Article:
Saturday, May 18, 2024
Wardheer News
  • Global News & Politics
  • News
  • Slideshow

Ethiopian spy eligible to apply for refugee status, court rules, despite agency’s targeting of dissidents abroad

A former member of an Ethiopian spy agency that targeted that country’s journalists and dissidents abroad is eligible to apply for refugee status in Canada because his spy activities were “not contrary to Canada’s interests,” the Federal Court of Appeal has ruled.

Medhanie Weldemariam, who worked as a software developer for an Ethiopian state security agency, landed at Toronto’s Pearson Airport in 2017 and applied for refugee status, saying he was at risk of persecution if he returned home.

A federal agency then declared him inadmissible under a law barring those who worked in espionage “against Canada, or contrary to Canada’s interests.” It said Ethiopia’s Information Network Security Agency had spied on members of the country’s diaspora in the United States and Belgium. Because those countries are allies of Canada, Mr. Weldemariam’s work was therefore contrary to Canada’s interests, the immigration division of the Immigration and Refugee Board ruled.

But the Federal Court of Appeal, in a 3-0 ruling Monday, made a distinction between spying on individuals who live in countries friendly to Canada, and spying on those countries themselves.

Not only did the agency’s espionage activities occur outside of Canada, but “INSA was not targeting the United States or Belgium – something that could potentially be understood to engage Canada’s national security. INSA was targeting private individuals who were living in these countries,” the appeal court said, in a ruling written by Justice Anne Mactavish, and endorsed by Justice John Laskin and Justice K.A. Siobhan Monaghan.

The ruling upheld one by Federal Court Justice John Norris.

The Federal Court of Appeal stressed that the principle at stake is an important one in international law – that deportation to face a risk of death or imprisonment over one’s political opinion or group membership is not allowed. There are exceptions to this principle, it said, for those barred for national-security reasons. It is thus incumbent on Canada to ensure that those designated as former spies do pose a risk.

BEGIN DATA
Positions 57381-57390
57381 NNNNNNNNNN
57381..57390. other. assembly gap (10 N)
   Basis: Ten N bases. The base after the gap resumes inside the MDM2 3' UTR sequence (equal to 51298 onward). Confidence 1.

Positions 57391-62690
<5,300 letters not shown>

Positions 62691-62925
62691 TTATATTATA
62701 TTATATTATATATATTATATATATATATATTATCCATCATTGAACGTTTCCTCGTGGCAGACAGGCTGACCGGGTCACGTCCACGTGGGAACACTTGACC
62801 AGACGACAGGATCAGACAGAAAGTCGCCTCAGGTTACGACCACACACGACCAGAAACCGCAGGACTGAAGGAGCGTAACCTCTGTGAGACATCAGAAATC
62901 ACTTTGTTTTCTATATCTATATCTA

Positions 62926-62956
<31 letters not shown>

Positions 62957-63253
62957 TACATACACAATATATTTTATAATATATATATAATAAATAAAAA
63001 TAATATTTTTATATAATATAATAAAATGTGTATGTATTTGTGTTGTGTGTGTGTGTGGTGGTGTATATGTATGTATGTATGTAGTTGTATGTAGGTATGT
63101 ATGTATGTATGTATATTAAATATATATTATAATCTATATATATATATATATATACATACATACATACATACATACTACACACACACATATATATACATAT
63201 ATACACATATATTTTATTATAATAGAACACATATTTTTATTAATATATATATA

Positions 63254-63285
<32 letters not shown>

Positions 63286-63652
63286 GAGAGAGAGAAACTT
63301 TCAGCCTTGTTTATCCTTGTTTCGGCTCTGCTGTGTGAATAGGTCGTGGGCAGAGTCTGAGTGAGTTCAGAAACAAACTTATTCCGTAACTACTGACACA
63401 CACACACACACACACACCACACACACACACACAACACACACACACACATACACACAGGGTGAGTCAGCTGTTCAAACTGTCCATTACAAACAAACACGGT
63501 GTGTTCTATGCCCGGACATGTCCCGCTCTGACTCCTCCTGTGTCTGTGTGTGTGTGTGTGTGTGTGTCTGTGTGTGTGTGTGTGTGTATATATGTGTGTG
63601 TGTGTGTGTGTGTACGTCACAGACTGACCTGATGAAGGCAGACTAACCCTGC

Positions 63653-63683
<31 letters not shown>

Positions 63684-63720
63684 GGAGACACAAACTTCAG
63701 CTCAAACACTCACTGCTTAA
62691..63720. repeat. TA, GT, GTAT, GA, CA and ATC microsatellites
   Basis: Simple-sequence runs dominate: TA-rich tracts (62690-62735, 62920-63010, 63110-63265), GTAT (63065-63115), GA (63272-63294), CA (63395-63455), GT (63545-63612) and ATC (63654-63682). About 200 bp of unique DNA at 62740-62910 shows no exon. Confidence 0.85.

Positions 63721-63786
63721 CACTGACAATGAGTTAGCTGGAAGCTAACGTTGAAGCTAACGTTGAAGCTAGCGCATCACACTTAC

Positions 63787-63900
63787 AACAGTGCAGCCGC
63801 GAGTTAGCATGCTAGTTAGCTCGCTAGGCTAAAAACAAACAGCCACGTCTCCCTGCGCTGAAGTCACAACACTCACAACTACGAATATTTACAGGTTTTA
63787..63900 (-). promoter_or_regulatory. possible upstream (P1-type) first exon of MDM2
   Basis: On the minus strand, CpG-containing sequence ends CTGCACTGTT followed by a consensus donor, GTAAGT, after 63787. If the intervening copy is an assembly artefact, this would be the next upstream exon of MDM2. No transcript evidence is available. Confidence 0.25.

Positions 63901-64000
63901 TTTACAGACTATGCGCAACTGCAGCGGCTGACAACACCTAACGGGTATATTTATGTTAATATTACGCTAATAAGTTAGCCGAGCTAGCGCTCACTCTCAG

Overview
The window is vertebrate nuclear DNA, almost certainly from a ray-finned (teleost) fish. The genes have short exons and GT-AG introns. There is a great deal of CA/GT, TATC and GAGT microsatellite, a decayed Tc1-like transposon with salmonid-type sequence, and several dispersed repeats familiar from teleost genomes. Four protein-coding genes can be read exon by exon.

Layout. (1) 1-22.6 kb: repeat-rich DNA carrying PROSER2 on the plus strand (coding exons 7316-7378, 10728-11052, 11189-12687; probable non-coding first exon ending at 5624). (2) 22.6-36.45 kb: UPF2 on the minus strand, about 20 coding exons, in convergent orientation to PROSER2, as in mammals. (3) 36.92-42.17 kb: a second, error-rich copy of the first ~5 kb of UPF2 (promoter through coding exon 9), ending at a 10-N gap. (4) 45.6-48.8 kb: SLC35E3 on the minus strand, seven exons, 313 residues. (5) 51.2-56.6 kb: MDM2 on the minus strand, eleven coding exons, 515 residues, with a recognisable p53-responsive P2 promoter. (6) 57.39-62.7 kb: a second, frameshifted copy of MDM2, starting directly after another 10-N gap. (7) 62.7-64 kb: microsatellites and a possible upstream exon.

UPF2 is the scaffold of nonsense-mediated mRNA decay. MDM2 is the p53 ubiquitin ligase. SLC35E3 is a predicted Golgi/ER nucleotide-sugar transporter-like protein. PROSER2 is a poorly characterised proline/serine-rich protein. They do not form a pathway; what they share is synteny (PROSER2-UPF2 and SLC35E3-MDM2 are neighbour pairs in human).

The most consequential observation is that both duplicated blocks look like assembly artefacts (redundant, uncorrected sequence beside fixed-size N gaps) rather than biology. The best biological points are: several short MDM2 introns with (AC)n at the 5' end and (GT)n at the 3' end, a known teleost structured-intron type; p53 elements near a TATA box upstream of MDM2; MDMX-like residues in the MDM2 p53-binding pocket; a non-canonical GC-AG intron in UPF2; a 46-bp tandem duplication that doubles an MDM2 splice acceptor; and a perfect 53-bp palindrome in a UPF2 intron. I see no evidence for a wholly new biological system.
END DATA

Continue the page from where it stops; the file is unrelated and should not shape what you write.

The law involved, part of the Immigration and Refugee Protection Act, was changed in 2013 by the then-Conservative government to ensure that Canada did not keep out people who had spied for friendly countries such as the United States or Britain.

Mr. Weldemariam graduated from Mekelle University with a computer-science degree in 2009 and worked for INSA until 2014, when he moved to Sweden for graduate studies, before returning to Ethiopia in 2016. INSA reports to the Prime Minister and uses surveillance malware on journalists, such as those working for a news service, Ethiopian Satellite Television, started by members of its diaspora – a news service with supporters in Canada.

Monday’s ruling comes more than six months after a public inquiry began in Ottawa on allegations of foreign interference in federal elections. Activists from the Chinese, Sikh, Iranian and Russian communities have testified that they have been targeted for harassment and intimidation.

Mehmet Tohti, executive director of the Uyghur Rights Advocacy Project, said he was disappointed by the ruling.

“There’s a lack of understanding to address the depth and the danger of the new reality,” he said in an interview.

Countries such as China, he said, contact activists in Canada and tell them not to protest or make public statements against China, or else their family members back home could be arrested.

Paul VanderVennen, a lawyer for Mr. Weldemariam, said the ruling “protects access to Canada’s refugee-determination system for innocent people who have never done anything adverse to Canada’s national security.”

The Ethiopian espionage at issue “did not involve Canada in any way,” he said. “This doesn’t have any implications for foreign interference in Canada. Any employee of a national-security agency that was involved in foreign interference in Canada will be inadmissible under this provision.”

Jackie Swaisland, a lawyer representing an intervenor in the case, the Canadian Association of Refugee Lawyers, said her group supports the decision.

“Sending refugees or refugee claimants back to where they face persecution is contrary to Canada’s international obligations under the Refugee Convention – unless you can demonstrate that the person is a danger to the security of the country they are in,” she said.

A spokesman for Public Safety Minister Dominic LeBlanc declined to comment.

Source: the Globe and Mail

Leave a Reply

You must be logged in to post a comment.